What I’ve learned about hooking an agent Part Two: How to avoid ending up in the slush pile – advice on submitting your work to agents.

Posted on Updated on

This is the second part of a three part series on hooking an agent, based on the excellent advice given during the Writers & Artists event I attended last weekend.  Last week, I wrote about the role of an agent and why you need one.

This week, we are looking at how to avoid the slush pile and what makes a good submission.  The submission package usually consists of your first three chapters, a synopsis and a cover letter.

First question to ask yourself: is my novel actually ready for submission?

The main reasons the agents said they rejected novels were structural issues (it would work better using a different structure) or issues with character motivation (characters behave in a way not in keeping with their usual behaviour).  The rather fabulous agent Juliet Mushens (she represents Jessie Burton who wrote The Miniaturist) suggested many first novels neglect the minor characters.  To use her words ‘they act merely as window dressing for the main character.’

They suggested that your novel should be in at least the third draft before you even consider sending it for submission.  And make sure it is finished (this sounded odd to me but apparently they regularly have people sending them sample chapters when the book isn’t even complete!!)

type-786900_1920

The cover letter

The cover letter introduces your book and you.

The most important thing (and what you should introduce it with) is the one sentence pitch e.g. The Fault In Our Stars as a one sentence pitch would be ‘a love story between two teenage cancer patients.’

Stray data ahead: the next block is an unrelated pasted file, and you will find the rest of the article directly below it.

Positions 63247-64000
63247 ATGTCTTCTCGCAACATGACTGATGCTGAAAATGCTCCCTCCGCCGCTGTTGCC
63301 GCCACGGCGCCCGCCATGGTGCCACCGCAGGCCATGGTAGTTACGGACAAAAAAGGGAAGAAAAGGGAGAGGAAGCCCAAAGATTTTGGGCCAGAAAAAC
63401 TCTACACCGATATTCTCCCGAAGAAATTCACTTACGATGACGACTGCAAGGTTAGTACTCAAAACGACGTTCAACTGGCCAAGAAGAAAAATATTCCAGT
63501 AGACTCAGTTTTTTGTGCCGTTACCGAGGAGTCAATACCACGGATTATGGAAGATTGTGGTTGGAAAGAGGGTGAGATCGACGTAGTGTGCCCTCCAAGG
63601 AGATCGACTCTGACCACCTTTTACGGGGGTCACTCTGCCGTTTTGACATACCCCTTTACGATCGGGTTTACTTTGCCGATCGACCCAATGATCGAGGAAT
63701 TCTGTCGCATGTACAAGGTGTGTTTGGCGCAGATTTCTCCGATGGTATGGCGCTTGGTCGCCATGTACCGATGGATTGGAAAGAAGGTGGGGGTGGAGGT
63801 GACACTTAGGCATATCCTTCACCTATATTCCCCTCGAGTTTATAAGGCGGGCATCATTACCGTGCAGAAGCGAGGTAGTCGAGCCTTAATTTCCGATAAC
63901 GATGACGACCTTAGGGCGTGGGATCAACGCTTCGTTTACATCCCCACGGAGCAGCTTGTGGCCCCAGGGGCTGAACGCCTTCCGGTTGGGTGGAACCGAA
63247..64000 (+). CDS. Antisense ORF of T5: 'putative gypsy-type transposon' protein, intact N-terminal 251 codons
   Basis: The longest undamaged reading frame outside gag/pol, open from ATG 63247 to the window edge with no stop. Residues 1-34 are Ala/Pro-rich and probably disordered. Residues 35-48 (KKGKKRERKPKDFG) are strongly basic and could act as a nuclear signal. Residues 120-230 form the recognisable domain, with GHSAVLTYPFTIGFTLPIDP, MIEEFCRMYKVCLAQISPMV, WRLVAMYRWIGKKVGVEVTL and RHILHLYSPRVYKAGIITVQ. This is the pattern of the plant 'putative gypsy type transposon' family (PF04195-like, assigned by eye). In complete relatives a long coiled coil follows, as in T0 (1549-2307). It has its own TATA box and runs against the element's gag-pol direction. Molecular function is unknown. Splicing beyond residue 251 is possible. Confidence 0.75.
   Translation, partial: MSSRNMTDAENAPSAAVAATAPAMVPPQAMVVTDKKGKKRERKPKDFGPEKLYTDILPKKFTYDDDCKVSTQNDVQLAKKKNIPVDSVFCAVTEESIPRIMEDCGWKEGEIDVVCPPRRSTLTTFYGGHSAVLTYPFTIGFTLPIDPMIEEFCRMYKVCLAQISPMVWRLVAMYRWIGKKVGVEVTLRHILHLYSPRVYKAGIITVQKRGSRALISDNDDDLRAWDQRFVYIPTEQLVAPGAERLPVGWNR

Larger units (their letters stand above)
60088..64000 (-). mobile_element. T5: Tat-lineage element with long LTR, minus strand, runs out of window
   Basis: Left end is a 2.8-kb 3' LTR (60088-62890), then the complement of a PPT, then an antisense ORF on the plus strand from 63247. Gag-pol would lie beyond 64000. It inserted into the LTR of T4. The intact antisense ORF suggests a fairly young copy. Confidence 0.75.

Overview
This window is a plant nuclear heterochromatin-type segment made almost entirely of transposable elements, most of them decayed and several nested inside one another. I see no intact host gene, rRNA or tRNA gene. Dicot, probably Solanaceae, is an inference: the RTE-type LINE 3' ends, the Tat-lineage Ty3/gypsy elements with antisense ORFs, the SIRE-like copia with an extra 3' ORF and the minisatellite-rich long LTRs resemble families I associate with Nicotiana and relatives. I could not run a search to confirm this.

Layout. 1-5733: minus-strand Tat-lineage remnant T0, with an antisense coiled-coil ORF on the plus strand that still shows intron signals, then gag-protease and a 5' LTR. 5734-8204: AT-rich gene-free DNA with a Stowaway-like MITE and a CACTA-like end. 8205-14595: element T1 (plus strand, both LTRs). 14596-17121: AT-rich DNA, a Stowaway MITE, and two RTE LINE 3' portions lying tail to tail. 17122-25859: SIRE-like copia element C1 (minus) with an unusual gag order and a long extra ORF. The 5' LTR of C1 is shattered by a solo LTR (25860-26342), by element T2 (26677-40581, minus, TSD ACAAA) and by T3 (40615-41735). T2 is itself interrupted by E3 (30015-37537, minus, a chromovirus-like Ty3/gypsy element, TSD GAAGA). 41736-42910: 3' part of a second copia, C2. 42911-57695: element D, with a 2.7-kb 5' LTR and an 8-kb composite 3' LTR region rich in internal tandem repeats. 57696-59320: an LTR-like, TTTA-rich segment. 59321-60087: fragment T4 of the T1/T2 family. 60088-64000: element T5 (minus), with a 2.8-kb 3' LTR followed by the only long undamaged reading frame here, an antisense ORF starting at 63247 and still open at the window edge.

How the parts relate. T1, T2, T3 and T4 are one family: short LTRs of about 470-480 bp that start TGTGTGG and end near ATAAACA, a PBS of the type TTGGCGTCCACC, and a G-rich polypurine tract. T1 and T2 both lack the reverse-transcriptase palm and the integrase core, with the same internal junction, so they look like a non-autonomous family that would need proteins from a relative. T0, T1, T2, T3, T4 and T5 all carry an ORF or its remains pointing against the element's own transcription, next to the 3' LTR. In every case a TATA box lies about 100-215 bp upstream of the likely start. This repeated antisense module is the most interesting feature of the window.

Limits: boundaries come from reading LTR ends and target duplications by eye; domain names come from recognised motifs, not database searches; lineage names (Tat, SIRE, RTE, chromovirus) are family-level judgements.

You should also include the genre of your book, the word count, and a longer pitch (a paragraph) explaining a bit about your book, perhaps comparing it to other similar books on the market.  You only need a small bit about you, including writing credits if relevant.  The aim of the cover letter is to enthuse the agent reading it!

In terms of presentation, it should address the agent by name, have been proofread for errors and be professional in tone.

If you are sending it by email, all the above still applies in the body of your email.

The dreaded synopsis

The synopsis should be a page of A4 in length and outline the main ‘beats’ of your plot, including all plot twists and the ending of the book. The agents stressed it is a technical document, purely outlining what happens and therefore shouldn’t be written in the same tone of your actual writing.

The agent will be thinking the following as they read it:

Does it sound interesting?  Does the plot make sense? Does this sound like they have actually finished the book?

book-841171_1920

Your sample chapters

The first three chapters is the usual request, however, send whatever the agent asks for no more! Don’t pick and choose which three chapters – they want to see if the opening has enough there to hook the reader.

In terms of format, the usual approach is to use Arial or Times New Roman, size 12, double spaced with page numbers.  Don’t go for crazy gimmicks like coloured fonts.  Let your writing speak for itself.

Remember to view your submission like you would any other job application.

All agents were keen to stress that the whilst all aspects of the submission process are important, the writing is THE most important part of all of it. If they don’t like your opening chapters then they won’t ask for the rest of the book. However, if your cover letter isn’t perfect it won’t put them off reading your work.

I hope you have found this useful.  Next week, I’ll explain what happened when I got to pitch my novel to an agent.

Advertisements

One thought on “What I’ve learned about hooking an agent Part Two: How to avoid ending up in the slush pile – advice on submitting your work to agents.

    […] This is the final part of a three part series on hooking an agent, based on the excellent advice given during the Writers & Artists event I attended a few weeks ago.  In part one I discussed the role of an agent and why you need one.  In part two I wrote about how best to approach an agent. […]

    Like

Leave a Reply

Fill in your details below or click an icon to log in:

WordPress.com Logo

You are commenting using your WordPress.com account. Log Out / Change )

Twitter picture

You are commenting using your Twitter account. Log Out / Change )

Facebook photo

You are commenting using your Facebook account. Log Out / Change )

Google+ photo

You are commenting using your Google+ account. Log Out / Change )

Connecting to %s